On the other side, the Israeli left is ideologically asleep. The religious-Reform movement, whose supporters are mostly center or center-left, have never shown either the interest or the will to uphold their views by political or any other means. The Israeli Labor Party, the political force behind the creation of the Jewish state, is now a shadow of its former self and barely manages to enter the Knesset.

The political/ideological situation does not entirely explain the acrimony and obsession of Jewish critics of Israel. After all, these are educated people, mostly enlightened in their public views and moderate in their utterances—except when the subject is Israel or Zionism. Some, like the director of the Jewish Museum in Austria (Tachless, March 2021), see the Jewish state as a threat: “Should we, as Jews, allow that our Jewishness be prescribed to us by Israel, by a state?”

An Israeli professor and signatory to the Declaration suggested that the Germans step in to help Israel correct its many shortcomings (Die Zeit, 2018). A German-Jewish professor, also a signatory, once described the call for Jewish immigration to Israel as an expression of a collective death wish, considering the many dangers to which the Jewish state is exposed (Blätter für Deutsche und Internationale Politik, 4/2015). A much-touted idea these days is that Israelis and Palestinians should form one common state. Coming from the Arab camp, the underlying calculation (which includes the return of the so-called refugees) is clear. But coming from Jews? Don’t they know what happened to Yugoslavia in a comparable setup?

The varying cultural profiles of these Jewish critics suggest different explanations, but in general, they fit into a concept coined by Isaac Deutscher in the 1960s, the “non-Jewish Jew”: cosmopolitan, secular, anti-nationalistic and very much integrated into their non-Jewish environments and their spiritual currents. Torn between their Gentile attachments and Jewish roots, many such people slide toward the ideological propensities of the non-Jewish side.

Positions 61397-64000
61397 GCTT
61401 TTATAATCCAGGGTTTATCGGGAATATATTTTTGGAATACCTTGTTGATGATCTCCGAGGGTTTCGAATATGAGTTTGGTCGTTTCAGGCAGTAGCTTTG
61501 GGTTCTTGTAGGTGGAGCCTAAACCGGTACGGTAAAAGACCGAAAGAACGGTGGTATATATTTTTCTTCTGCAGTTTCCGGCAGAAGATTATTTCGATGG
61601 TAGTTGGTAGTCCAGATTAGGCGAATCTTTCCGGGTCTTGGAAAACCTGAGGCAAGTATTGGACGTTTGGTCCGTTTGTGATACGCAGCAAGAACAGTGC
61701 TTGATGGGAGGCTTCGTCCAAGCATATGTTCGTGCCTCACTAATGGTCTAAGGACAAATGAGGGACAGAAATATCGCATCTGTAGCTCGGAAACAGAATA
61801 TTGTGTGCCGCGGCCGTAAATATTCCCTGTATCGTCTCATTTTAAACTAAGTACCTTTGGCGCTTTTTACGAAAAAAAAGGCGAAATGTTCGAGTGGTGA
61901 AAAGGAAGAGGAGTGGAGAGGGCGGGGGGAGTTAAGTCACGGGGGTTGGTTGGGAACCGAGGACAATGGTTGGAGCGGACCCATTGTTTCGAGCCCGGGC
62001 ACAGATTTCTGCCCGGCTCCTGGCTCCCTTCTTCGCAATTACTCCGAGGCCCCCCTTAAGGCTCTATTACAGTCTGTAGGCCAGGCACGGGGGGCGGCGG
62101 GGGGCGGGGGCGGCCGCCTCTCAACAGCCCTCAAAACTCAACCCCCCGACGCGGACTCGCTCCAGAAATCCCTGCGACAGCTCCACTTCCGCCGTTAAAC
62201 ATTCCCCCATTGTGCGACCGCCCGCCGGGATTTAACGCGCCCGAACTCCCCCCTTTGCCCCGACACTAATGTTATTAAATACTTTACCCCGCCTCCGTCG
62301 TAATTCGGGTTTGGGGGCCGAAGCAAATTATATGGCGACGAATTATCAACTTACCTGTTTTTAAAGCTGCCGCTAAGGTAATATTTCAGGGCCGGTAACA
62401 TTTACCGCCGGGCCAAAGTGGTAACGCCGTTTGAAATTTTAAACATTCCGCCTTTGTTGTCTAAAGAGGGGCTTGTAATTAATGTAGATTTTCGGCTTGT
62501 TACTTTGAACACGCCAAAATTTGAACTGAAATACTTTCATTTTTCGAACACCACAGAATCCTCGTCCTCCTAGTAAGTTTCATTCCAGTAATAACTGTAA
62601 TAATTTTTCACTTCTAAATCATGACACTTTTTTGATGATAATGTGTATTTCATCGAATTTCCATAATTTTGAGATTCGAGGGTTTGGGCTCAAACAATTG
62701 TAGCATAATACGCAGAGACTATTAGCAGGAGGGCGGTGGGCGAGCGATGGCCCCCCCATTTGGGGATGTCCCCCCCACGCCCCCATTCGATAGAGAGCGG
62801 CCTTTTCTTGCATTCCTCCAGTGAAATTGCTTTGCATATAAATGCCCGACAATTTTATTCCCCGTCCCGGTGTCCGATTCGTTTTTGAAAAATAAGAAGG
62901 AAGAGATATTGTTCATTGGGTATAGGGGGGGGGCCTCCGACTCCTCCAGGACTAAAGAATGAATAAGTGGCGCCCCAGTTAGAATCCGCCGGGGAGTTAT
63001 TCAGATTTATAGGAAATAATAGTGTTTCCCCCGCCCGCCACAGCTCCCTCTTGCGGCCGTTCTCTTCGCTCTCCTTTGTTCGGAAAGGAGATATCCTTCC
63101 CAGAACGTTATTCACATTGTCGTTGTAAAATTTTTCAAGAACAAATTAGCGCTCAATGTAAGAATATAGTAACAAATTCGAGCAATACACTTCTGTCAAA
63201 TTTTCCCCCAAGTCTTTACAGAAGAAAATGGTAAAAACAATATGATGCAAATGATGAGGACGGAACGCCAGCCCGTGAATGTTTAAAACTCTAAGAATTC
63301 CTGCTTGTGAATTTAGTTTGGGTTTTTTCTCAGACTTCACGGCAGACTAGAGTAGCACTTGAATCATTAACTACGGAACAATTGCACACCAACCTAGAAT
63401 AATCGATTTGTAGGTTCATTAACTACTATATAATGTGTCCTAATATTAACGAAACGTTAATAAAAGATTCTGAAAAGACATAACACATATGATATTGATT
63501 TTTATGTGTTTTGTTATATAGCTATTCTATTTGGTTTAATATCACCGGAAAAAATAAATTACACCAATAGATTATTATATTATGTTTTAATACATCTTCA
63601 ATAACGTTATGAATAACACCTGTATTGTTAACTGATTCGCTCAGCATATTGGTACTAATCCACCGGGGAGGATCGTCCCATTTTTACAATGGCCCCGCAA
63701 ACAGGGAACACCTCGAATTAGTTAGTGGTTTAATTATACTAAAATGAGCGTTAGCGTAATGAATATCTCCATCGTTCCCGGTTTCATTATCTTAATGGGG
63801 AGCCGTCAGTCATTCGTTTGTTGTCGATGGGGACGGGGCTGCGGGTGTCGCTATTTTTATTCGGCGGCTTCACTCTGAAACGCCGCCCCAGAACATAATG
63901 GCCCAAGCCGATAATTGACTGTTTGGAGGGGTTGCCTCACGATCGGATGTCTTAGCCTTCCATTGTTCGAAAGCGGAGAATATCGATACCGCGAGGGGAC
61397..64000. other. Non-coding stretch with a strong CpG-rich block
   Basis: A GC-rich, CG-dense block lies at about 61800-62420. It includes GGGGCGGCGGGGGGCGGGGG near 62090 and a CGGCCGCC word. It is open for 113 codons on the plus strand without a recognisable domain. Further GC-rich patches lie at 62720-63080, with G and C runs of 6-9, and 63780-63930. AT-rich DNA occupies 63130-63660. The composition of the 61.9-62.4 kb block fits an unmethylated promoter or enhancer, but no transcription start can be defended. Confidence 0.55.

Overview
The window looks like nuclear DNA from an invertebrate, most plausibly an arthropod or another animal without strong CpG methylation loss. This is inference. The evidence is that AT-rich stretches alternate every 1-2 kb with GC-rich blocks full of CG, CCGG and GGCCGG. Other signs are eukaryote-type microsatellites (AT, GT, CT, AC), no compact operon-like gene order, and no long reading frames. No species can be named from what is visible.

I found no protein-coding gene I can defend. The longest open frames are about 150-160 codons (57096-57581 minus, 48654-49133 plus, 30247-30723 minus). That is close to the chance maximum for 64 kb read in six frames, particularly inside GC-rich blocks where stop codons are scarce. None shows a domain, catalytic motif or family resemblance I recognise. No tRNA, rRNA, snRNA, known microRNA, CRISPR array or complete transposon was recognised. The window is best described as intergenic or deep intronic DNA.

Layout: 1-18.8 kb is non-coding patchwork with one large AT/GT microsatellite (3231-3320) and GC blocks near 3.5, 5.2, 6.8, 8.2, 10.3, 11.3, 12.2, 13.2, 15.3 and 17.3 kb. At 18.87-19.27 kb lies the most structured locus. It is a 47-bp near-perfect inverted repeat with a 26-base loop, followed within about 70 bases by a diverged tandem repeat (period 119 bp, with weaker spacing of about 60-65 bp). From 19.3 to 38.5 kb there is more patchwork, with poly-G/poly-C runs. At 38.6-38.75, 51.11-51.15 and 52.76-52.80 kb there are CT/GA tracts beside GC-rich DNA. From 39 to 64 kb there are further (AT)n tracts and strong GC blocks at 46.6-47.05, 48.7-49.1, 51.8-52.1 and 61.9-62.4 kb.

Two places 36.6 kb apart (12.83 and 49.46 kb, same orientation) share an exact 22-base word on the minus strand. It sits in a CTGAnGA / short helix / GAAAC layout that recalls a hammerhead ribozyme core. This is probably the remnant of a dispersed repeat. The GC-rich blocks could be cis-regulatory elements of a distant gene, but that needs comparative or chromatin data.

The Israeli academics among Israel’s critics largely belong to that group, though they have characteristics of their own. A feeling of helplessness regarding ideological trends in Israel, the dominance of right-wing politics, and the growing assertiveness of right-wing extremists in the Jewish state have all embittered these critics to the point that they ignore the dangers inherent in Israel-related antisemitism. Jewish critics of Israel and Zionism, including the Jewish and Israeli signers of the Jerusalem Declaration, allow themselves to fall into dubious political alignments.

The Jerusalem Declaration is a poorly written and intellectually shallow document. It is a political hit piece targeting the Jewish state and should be recognized as such. Even if we accept the claim of its authors that the intention of the Declaration is to “clarify” what anti-Semitism means, we should reflect on the deviousness of the disguises used by modern-day antisemites.

Jewish critics of Israel, who tend to be intelligent and are not easily deluded, should consider what they are supporting and with whom they are collaborating in the Jerusalem Declaration. They may cherish what they perceive as their influence in Western public opinion, but they are being used in a wide-ranging campaign to delegitimize the Jewish state. In many cases, they are willing pawns in an environment where antisemitic trends, declared or unconscious, continue to exist and to impose themselves.

Evyatar Friesel is professor emeritus of modern Jewish history at the Hebrew University of Jerusalem.

This article was first published by the Begin-Sadat Center for Strategic Studies.

The opinions and facts presented in this article are those of the author, and neither JNS nor its partners assume any responsibility for them.